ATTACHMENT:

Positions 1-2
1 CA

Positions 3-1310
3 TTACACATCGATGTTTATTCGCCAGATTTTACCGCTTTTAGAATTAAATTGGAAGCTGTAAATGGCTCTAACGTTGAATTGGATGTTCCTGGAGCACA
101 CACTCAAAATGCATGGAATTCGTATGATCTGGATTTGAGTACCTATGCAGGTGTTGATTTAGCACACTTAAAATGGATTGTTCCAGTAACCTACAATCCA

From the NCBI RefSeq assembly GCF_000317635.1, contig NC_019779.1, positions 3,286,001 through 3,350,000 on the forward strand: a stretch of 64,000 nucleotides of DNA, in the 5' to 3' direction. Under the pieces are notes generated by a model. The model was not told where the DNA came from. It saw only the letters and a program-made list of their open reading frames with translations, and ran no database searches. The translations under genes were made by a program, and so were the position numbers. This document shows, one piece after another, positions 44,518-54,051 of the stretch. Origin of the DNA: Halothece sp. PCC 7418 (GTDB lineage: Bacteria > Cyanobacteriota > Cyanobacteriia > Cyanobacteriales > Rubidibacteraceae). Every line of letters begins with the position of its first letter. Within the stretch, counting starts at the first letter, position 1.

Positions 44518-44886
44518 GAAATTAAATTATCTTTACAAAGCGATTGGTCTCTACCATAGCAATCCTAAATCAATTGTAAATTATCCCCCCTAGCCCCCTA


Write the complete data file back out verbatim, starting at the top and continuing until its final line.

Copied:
Positions 1-2
1 CA

Positions 3-1310
3 TTACACATCGATGTTTATTCGCCAGATTTTACCGCTTTTAGAATTAAATTGGAAGCTGTAAATGGCTCTAACGTTGAATTGGATGTTCCTGGAGCACA
101 CACTCAAAATGCATGGAATTCGTATGATCTGGATTTGAGTACCTATGCAGGTGTTGATTTAGCACACTTAAAATGGATTGTTCCAGTAACCTACAATCCA

From the NCBI RefSeq assembly GCF_000317635.1, contig NC_019779.1, positions 3,286,001 through 3,350,000 on the forward strand: a stretch of 64,000 nucleotides of DNA, in the 5' to 3' direction. Under the pieces are notes generated by a model. The model was not told where the DNA came from. It saw only the letters and a program-made list of their open reading frames with translations, and ran no database searches. The translations under genes were made by a program, and so were the position numbers. This document shows, one piece after another, positions 44,518-54,051 of the stretch. Origin of the DNA: Halothece sp. PCC 7418 (GTDB lineage: Bacteria > Cyanobacteriota > Cyanobacteriia > Cyanobacteriales > Rubidibacteraceae). Every line of letters begins with the position of its first letter. Within the stretch, counting starts at the first letter, position 1.

Positions 44518-44886
44518 GAAATTAAATTATCTTTACAAAGCGATTGGTCTCTACCATAGCAATCCTAAATCAATTGTAAATTATCCCCCCTAGCCCCCTA